Churches struggle to accept cannabis while some call to end drug war
Cannabis and I did not cross paths, in any real way, until I was in my mid-twenties. Like a child who had just discovered the truth about Santa Clause, I had to compare notes with my peers despite the taboo. As a former Bible College student and active church member most of my peers were now serving missions, leading churches, and working in various other positions of service. I rushed rambunctiously forward to share my new-found knowledge about cannabis, its benefits, and the lies that we were told about it. Naively, I assumed that my peers, often life friends who had stuck by me through thick and thin, would be as fascinated with my journey down that rabbit hole as I was. It was a quest for truth—something we often spoke and sang passionately about from the pulpits and pews.
I was not wholly prepared for what happened next. Choosing first to speak to those I was closest to, I encountered a surprising amount of aggression on the subject. The wall of resistance was instantly in place. People I had been friends with since childhood distanced themselves from me while my best friends, outright laid the ultimatum that I be quiet about cannabis, or they could no longer be my friend.
It was a crushing crisis of faith. I saw firsthand the blessing that cannabis was for my family. Seeing my children’s father return to us through the haze of pharmaceutical pain and antidepressant prescriptions because of cannabis. I could not believe that a good God would endorse such ignorance and blind faith in law-makers. I sought answers. Why would God create such a wonderful blessing yet people I considered to be highly moral and godly people be so clearly hostile to the mere thought that cannabis was not the evil that we were all led to believe it was.
I emailed my pastor, a man who had guided my spiritual birth and growth for most of my life. For months we exchanged emails. These emails, eventually led my pastor to preach one Sunday on the subject of Marijuana, and how the churches needed to embrace medical users. I was surprised to hear that the congregation, in a small southern Albertan community, responded well to what he had to say. In fact, I was told, the congregation was supportive of the message, and the pastor was thanked for his words by many who heard them.
Another church leader, Pat Robertson, founder of the Christian Coalition and host of the 700 club and other Christian programming, first spoke out about drug law in Dec. of 2010. His comments preceded a story about drug law reformers running a prison outreach program.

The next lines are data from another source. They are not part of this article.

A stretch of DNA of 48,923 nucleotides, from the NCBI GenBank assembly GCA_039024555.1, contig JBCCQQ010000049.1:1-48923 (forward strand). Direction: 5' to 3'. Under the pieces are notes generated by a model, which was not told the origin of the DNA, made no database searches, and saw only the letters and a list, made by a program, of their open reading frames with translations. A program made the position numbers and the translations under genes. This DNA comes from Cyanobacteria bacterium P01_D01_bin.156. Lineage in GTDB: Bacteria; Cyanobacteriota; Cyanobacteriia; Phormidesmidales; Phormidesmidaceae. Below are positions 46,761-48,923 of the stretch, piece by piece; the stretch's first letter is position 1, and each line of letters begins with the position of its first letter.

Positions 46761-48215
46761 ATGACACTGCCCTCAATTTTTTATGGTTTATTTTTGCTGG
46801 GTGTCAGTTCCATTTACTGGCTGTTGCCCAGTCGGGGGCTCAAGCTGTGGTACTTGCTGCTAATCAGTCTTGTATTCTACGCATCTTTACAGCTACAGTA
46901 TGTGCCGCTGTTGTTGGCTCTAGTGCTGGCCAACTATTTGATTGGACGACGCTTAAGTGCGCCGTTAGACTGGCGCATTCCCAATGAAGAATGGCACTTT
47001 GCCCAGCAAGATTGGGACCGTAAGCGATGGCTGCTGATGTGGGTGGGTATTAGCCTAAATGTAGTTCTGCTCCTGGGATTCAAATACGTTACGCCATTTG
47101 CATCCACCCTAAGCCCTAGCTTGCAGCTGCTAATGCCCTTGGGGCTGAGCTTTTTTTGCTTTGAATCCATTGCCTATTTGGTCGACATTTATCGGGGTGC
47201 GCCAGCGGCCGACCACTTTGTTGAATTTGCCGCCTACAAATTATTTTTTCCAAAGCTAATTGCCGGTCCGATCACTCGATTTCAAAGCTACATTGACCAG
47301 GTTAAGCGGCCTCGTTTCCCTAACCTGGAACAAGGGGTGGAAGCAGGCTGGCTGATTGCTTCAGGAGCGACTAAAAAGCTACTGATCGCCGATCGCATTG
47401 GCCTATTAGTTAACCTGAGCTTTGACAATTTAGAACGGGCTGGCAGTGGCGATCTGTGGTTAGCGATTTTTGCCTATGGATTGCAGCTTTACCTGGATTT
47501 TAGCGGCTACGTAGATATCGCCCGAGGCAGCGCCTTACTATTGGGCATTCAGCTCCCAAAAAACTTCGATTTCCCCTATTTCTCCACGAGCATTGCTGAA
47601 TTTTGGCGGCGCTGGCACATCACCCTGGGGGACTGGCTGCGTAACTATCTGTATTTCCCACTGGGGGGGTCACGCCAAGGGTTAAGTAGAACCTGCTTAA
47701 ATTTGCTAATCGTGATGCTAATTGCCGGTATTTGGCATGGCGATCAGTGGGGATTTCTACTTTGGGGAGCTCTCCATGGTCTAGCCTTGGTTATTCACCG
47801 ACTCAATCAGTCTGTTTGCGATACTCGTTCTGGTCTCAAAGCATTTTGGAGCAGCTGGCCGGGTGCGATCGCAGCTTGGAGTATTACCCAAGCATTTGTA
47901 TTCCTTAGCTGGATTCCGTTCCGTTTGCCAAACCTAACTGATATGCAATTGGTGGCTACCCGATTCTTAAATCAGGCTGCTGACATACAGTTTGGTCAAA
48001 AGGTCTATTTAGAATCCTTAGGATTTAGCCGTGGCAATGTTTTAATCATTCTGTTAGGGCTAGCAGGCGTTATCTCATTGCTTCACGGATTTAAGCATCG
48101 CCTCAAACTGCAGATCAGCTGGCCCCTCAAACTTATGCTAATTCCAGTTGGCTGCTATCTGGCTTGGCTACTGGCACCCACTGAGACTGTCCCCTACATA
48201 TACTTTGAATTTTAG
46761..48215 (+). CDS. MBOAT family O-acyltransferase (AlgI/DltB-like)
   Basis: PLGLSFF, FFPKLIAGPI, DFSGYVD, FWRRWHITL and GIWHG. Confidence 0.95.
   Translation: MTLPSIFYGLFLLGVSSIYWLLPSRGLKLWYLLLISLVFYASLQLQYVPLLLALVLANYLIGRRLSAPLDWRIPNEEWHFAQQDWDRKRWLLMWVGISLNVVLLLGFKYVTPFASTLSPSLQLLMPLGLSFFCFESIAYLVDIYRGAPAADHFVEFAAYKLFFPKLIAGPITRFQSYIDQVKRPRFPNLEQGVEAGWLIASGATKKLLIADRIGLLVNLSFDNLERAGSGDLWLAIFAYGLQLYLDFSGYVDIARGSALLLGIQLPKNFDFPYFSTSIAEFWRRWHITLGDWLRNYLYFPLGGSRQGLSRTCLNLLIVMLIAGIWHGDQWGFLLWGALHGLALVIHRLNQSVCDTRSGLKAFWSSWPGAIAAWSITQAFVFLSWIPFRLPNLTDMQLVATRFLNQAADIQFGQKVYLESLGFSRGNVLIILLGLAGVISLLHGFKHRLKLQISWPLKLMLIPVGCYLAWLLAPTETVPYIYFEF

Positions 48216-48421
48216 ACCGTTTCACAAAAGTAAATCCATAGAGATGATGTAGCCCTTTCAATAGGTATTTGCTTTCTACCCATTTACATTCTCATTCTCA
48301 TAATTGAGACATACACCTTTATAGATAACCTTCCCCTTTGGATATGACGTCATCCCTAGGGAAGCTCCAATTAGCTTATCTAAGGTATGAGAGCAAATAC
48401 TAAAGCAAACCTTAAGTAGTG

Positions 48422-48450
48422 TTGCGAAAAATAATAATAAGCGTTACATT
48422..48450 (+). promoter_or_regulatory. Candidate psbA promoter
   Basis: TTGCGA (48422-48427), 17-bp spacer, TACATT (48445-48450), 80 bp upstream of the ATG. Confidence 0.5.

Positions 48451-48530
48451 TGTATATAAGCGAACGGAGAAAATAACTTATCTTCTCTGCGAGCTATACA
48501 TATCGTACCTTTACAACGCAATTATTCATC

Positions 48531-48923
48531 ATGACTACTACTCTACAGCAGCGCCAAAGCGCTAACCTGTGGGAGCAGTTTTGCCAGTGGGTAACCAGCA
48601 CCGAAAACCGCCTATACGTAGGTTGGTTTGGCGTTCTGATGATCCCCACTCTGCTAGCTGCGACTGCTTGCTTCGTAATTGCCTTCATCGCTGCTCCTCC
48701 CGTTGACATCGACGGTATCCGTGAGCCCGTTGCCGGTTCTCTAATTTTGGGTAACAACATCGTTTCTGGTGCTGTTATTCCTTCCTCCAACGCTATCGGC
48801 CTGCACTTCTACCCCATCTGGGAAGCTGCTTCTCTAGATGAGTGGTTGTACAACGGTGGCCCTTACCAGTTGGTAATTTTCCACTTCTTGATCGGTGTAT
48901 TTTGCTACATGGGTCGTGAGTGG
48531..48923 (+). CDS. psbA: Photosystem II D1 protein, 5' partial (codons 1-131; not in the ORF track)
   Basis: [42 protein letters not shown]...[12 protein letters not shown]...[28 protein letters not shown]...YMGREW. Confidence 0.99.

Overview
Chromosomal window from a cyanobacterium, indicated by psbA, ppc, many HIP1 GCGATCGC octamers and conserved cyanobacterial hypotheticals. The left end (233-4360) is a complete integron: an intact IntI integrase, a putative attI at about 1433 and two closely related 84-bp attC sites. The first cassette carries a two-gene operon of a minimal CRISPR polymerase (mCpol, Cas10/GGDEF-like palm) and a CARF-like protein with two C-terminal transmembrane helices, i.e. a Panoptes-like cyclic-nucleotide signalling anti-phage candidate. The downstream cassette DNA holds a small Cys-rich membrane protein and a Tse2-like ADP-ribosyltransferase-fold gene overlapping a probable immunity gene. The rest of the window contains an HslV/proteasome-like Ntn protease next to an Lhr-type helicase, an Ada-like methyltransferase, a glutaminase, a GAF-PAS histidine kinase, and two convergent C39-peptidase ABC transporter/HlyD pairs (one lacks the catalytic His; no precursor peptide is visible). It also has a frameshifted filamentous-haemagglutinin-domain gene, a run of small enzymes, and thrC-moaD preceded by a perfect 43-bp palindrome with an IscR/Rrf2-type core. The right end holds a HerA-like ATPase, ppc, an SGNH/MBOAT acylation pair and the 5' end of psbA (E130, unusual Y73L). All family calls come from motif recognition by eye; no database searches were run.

“We’re locking up people that have taken a couple puffs of marijuana and next thing you know they’ve got 10 years with mandatory sentences,” Robertson said. “These judges just throw up their hands and say nothing we can do with these mandatory sentences. We’ve got to take a look at what we’re considering crimes and that’s one of ‘em.”
Following his comments, a spokesman for the Christian Broadcast Network (CBN) contacted varies news sources that reported the story softening what the founder of the Christian Coalition had said. The spokesman told Raw Story that he “did not call for the decriminalization of marijuana.”
“He was advocating that our government revisit the severity of the existing laws because mandatory drug sentences do harm too many young people who go to prison and come out as hardened criminals,” CBN spokesman Chris Roslan wrote.
Robertson didn’t stop there. Again this past Mar. Robertson was speaking out. This time there was no mistaking what he was calling for. In an interview with the New York Times Robertson reaffirmed his position clearly. “I really believe we should treat marijuana the way we treat beverage alcohol, I’ve never used marijuana and I don’t intend to, but it’s just one of those things that I think: this war on drugs just hasn’t succeeded.”
Mr. Robertson’s remarks were hailed by pro-legalization groups, who called them a potentially important endorsement in their efforts to roll back marijuana penalties and prohibitions, which residents of Colorado and Washington will vote on this fall.
Here in Canada, we have also received the support from religious organizations. An organization that represents 11 of the largest Christian denominations in Canada hit the headlines in 2011 when it told the federal Conservative government they don’t want to pay for its prison-building agenda.